Microsoft Courting Former OnLive Employees: What Does This Mean For The Next Xbox And Cloud-Based Gaming?

 
on August 25 2012 3:10 PM
Microsoft Xbox 360
Will Xbox 360 be soon overshadowed by Xbox 720? Microsoft

According to VentureBeat, Microsoft is courting former OnLive employees now that the game-streaming company has entered a period of restructuring that caused layoffs for multiple employees. As Gamasutra reported back on Aug. 20, OnLive will reorganize itself in an effort to generate higher revenue; the initiative is due to the high cost of server space. Originally, OnLive planned to hire back a majority of its laid-off staff; however, with news that Microsoft is eyeing OnLive employees for potential positions within the company, one wonders what this means for both Microsoft and OnLive.

Microsoft is looking to host the mixer at its Mountain View, California facility, which is not far from OnLive's Palo Alto headquarters. Microsoft's Eventbrite invitation reads: "We are eager to speak to individuals and teams affected by the OnLive transition. With the stunning success of Xbox/Kinect and the accelerated growth of this business, we are looking to add key players who want to make a real impact in creating groundbreaking new products and services."

Part of the attraction of the cloud (for many companies, not just Microsoft) is the seamless integration of media hubs, gaming platforms and social media, thus making the user's experience streamlined, in a way.

What This Means For The Next Xbox Console

The next Xbox console (codenamed "Durango") is reported to put a heavy emphasis on cloud-based gaming and memory storage. The current-generation Xbox 360 incorporated cloud saves in its last holiday update, although the space allotted to a gamer isn't a tremendous amount, its an indication that the company is eyeing cloud-based gaming as a legitimate concept for its next system. The fact is, Xbox Live is server-driven, so Microsoft clearly has the capabilities to launch into the next-generation of cloud-gaming technology by bringing on more minds who know the cloud inside and out.

As Silicon News pointed out last month, Dave Cutler, a pioneering mind in cloud-based advertising and development, the hope is to push developers toward a more cloud-friendly concept, by working with Xbox Live more. By incorporating Microsoft's Bing service into the current-gen Xbox, Microsoft could be hoping to make a more well-rounded social console that would utilize the cloud in addition to its many media hubs. By pulling information stored on the cloud, users of the next-generation Xbox will have access to countless hours of content and material, and, conceivably with the help of OnLive staffers - games.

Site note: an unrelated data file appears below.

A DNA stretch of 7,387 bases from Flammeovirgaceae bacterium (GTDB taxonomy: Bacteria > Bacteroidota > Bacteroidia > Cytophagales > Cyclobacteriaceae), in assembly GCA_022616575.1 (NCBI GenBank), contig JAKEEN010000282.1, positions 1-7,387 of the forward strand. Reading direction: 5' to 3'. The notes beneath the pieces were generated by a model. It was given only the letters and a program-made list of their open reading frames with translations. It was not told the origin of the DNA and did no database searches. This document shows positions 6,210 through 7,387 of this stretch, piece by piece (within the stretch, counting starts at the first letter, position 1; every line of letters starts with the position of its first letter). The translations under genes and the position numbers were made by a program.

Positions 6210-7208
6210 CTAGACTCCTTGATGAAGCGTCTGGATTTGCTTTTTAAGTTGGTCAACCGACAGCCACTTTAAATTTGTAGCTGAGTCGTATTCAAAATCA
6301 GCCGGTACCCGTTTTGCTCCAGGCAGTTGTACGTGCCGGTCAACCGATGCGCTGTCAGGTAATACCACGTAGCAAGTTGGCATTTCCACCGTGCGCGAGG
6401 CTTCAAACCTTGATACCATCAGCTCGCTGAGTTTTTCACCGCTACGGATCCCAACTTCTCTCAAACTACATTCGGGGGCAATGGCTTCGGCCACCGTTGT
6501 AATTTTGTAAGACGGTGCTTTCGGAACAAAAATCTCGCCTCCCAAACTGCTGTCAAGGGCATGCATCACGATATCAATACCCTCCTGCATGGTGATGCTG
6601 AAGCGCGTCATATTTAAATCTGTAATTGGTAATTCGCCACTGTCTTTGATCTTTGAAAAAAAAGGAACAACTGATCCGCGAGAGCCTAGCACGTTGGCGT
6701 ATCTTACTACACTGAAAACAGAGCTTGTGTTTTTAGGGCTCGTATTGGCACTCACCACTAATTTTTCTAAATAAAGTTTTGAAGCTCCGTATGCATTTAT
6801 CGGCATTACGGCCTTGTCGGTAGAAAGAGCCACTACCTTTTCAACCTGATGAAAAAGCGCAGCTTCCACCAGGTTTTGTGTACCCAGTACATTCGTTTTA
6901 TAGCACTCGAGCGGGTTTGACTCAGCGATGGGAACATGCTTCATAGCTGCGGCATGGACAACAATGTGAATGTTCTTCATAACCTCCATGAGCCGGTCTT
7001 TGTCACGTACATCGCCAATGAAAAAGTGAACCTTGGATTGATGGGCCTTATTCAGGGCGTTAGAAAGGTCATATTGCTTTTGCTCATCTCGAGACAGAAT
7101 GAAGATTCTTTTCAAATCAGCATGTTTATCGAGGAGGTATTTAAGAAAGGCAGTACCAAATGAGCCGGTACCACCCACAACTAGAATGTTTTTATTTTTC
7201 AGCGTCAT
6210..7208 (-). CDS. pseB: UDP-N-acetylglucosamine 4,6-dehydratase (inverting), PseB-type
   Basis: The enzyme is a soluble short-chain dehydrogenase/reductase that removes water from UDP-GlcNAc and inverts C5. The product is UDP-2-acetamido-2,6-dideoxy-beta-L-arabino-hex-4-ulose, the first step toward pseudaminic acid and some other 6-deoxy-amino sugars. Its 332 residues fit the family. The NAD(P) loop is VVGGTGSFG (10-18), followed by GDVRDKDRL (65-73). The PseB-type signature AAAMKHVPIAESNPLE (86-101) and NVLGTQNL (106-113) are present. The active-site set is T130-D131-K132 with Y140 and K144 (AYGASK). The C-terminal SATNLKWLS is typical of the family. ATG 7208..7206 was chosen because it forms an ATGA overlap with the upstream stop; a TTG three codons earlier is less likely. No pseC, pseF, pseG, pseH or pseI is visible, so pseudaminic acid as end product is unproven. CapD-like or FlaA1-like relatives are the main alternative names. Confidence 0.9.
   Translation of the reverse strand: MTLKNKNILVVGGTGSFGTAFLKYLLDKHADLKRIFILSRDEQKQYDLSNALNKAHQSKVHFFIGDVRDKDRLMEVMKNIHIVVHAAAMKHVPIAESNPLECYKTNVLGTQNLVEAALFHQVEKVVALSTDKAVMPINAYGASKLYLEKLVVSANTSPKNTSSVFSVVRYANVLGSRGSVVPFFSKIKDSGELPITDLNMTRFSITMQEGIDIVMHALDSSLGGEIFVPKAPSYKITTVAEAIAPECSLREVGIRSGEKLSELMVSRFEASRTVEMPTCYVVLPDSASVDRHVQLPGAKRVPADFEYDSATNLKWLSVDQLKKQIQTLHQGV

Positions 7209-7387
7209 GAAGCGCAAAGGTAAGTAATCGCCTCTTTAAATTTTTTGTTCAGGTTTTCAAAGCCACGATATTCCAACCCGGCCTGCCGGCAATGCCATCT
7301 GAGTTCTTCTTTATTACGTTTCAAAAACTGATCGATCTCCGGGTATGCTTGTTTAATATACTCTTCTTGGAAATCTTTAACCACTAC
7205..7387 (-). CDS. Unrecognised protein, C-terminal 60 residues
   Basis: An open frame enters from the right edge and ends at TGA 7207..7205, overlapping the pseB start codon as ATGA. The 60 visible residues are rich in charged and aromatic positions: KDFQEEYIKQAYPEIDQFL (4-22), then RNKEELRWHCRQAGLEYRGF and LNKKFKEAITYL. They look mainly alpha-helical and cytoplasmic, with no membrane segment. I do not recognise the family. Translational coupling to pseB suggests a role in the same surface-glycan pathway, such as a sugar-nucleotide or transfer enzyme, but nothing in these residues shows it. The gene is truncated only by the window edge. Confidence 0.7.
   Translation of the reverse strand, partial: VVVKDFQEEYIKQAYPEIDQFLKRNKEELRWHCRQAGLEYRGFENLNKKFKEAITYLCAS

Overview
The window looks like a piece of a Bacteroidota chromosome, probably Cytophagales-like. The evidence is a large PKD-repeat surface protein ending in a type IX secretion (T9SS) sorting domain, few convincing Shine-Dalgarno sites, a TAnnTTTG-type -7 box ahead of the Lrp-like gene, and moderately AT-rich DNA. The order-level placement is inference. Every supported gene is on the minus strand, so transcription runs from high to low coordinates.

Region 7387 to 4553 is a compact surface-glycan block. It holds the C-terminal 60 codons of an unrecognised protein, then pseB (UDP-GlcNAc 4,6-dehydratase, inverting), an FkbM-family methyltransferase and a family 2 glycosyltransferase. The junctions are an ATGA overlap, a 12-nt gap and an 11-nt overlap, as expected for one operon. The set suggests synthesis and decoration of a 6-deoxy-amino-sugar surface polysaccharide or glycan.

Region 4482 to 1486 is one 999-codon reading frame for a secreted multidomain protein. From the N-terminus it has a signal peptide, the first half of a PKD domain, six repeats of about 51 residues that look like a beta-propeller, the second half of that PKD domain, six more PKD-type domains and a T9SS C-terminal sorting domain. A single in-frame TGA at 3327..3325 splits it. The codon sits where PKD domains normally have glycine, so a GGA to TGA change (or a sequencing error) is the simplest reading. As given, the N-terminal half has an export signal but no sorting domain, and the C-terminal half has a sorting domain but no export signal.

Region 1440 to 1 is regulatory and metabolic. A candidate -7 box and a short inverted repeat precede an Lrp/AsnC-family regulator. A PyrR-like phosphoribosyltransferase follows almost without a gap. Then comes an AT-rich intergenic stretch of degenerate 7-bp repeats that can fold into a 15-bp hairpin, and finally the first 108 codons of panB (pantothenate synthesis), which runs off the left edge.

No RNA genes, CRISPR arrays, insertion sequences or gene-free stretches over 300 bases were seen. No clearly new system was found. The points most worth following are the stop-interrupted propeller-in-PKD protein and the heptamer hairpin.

Just because cloud-based gaming and memory storage is a reality that's right around the corner for most console-owners doesn't mean there will be a transition away from existing physical media. Industry Gamers pointed out back in November, 2011 that the next Xbox console won't lose a physical disc drive. This is important to note that even though Microsoft is pushing ahead with cloud-based gaming, retaining a disc drive indicates that it's still making a commitment to physical media, as well. M2 research analyst Billy Pidgeon told Industry Gamers at the time, "I don't expect vendors to leave physical media formats out of next generation consoles. Gaikai and OnLive are viable game delivery systems but in the near term cloud gaming services can't yet allow access on a scale to realize their inherent disruptive potential. Again, back to boring basics, next generation game consoles and dedicated gaming handhelds must link to user accounts stored on servers rather than locking down identity and content ownership at a device level. If Nintendo and Sony do not follow Microsoft's lead here, it will cost them market share next generation,"

Praising OnLive perhaps may have been a bit premature, however; the core idea is still there, Microsoft has shown their commitment to cloud-based gaming and storage, even long before the OnLive situation occurred. DFC Intelligence analyst David Cole offered a slight rebuttal to the notion of cloud-gaming dominating the future for Microsoft (or any company, for that matter), "half the fun is rushing to fight the crowds at GameStop to get your hands on a copy hot off the truck. You take that away from customers and you lose a great deal of business. It is very different from the business side of Microsoft. So when Microsoft talks about the cloud technology in Xbox 720 I think it is often more the business/technology side versus the entertainment/marketing side."

Gaming And The Cloud

Storing a game's saves via the cloud is a relatively simple task. Xbox Live allows players to transfer their saved games and their gamer profiles to the cloud for simple transition to a friend's Xbox 360 console. If Microsoft is only looking to enhance this concept by hiring more OnLive employees, that would seem a tremendous waste of talented developers and staff members.

The only indication would seem to be a full-court press by Microsoft to enter into the cloud gaming market, lock, stock and barrel. Sony has also jumped onto the cloud-saving bandwagon, however; they require additional fees for Playstation Plus subscribers. While and Xbox Live Gold Membership costs around $50 per year, Microsoft's membership grants players access to every piece of content on Xbox Live, including cloud saves.

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